What makes a Funeral meaningful?
For centuries funerals have helped us to say goodbye, to honour, to celebrate and remember those we love. Funerals can bring together families and friends who offer loving support in our time of greatest need and can offer comfort to those mourning.
A funeral is made up of different parts that when combined make an incredible meaningful experience for you, your family and friends. It is how you, your family and friends, with the assistance of your Celebrant, combine these components that will make the funeral meaningful.
The major components of a funeral are; music, readings, symbols, committal and eulogy.
Music – music forms an important part of many social rituals and can be used to access feelings and using music meaningfully in a service helps us to embrace our loss and can form a vital part of the grieving and mourning process.
Readings – can be selected to capture the unique life and beliefs of the person who has died and can also acknowledge the reality of death; it is quiet appropriate to include humour here if it reflects the personality of your loved one.
Symbols – the main symbols used in funerals are flowers, candles, photos and the coffin. Flowers represent love and beauty and placing flowers on the coffin is a way to honour the deceased. The flame of the candle represents the spirit and for some it also represents life’s continuation beyond death. The presence of the coffin serves as a focus for mourners and helps them recognize and embrace their loss and pain. Family will often place items on the coffin that relate to the life of the deceased, such as tools of a trade, a fishing rod, war medals, a photo, or sporting memorabilia from their favourite team.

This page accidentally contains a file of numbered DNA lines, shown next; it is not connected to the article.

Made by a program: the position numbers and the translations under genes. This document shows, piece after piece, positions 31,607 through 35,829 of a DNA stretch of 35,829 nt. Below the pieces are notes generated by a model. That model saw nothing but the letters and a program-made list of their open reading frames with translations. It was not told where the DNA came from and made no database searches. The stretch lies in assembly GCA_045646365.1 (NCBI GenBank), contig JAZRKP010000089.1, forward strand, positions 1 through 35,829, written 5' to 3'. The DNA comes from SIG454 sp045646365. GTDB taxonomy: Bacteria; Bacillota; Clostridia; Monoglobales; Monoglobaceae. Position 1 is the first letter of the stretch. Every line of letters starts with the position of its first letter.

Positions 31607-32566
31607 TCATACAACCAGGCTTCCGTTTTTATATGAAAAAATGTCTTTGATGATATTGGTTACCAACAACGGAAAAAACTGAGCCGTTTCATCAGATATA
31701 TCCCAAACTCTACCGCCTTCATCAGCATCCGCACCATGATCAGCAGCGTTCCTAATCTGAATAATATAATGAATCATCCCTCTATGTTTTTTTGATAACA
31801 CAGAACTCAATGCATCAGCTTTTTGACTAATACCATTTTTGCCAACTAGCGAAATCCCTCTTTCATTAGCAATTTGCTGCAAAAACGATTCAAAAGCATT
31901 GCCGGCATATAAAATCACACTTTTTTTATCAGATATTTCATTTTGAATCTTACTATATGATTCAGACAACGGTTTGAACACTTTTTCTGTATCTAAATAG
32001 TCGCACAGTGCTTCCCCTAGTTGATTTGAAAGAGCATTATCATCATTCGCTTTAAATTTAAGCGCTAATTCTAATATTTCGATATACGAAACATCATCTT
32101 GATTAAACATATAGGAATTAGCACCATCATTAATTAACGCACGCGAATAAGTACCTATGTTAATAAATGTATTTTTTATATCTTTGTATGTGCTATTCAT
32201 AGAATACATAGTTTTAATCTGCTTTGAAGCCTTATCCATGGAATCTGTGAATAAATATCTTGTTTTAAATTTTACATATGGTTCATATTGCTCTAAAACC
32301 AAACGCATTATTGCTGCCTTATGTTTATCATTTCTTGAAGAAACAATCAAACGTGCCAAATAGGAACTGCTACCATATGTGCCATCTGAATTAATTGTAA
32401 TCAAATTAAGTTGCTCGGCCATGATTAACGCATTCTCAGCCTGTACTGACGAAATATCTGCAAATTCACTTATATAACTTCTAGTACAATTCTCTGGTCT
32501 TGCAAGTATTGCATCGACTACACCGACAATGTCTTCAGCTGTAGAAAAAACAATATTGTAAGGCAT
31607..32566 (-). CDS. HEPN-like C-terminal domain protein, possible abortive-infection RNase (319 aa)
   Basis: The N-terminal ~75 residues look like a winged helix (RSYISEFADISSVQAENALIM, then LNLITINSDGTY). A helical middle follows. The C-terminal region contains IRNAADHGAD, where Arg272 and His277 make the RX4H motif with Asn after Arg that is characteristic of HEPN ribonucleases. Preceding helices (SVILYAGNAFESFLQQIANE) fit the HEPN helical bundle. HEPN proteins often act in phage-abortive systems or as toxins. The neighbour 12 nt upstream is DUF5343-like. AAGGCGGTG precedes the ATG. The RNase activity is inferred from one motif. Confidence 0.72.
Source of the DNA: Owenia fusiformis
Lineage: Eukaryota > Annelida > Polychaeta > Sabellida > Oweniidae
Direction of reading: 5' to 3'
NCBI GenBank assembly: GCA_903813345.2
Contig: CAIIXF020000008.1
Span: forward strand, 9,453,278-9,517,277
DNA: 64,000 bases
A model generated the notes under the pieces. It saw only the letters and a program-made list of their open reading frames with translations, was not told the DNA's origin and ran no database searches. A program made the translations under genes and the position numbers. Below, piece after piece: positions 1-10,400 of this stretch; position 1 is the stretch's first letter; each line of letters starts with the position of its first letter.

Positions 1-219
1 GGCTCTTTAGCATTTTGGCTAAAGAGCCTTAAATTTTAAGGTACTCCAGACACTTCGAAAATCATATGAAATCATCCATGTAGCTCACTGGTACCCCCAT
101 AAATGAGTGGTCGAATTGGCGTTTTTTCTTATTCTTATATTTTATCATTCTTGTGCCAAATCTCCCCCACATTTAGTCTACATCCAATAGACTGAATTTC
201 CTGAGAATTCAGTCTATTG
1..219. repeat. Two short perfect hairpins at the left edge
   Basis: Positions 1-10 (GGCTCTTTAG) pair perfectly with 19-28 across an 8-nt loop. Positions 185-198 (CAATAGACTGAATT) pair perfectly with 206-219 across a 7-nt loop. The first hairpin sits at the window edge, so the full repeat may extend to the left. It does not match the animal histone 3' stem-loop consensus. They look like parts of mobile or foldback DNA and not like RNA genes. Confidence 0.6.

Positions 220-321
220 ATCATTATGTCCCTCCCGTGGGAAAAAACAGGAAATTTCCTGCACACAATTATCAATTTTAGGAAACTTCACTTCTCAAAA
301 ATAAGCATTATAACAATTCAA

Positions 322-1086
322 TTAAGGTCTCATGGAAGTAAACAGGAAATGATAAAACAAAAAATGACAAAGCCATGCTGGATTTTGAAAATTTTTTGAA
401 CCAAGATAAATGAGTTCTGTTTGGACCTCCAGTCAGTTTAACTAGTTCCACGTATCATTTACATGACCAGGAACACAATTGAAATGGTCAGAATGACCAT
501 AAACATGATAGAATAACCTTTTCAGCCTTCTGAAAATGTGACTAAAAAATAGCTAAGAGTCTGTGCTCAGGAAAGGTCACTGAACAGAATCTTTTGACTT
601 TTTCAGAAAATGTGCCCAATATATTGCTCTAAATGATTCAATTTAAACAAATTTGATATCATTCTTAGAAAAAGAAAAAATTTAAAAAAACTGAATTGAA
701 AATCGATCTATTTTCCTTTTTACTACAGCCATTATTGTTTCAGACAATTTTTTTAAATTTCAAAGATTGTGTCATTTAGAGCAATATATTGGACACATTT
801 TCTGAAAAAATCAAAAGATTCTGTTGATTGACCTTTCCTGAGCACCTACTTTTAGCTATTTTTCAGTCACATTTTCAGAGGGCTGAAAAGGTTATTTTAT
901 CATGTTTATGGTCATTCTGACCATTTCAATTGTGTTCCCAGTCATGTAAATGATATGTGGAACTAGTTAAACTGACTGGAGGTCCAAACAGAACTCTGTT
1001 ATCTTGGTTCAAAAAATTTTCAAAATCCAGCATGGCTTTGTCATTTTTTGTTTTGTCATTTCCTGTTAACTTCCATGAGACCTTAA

Eulogy – this if often the part that stays with the family and friends long after they have left the funeral and most likely the part to be talked about later. Don’t be afraid to ask others to assist you in sharing their memories that can be included. The eulogy acknowledges the unique life and personality of the person who has died and affirms the significance of that life for all who shared it.
Committal – In a chapel service the Committal is the final goodbye – it is the time we honour the dead with respect, honour and dignity. The curtain closing on the coffin brings a necessary feeling of finality to the service and can be powerful to the family and friends and can assist in the healing process. If the Committal is graveside it is the final goodbye as you watch the coffin being lowered and it can also be a powerful moment - a moment of quiet reflection, a time to say goodbye.
While each faith and culture have their own variations on the elements of a funeral and incorporating them together with those listed above will make the funeral meaningful while respecting the values and traditions of a particular faith or culture.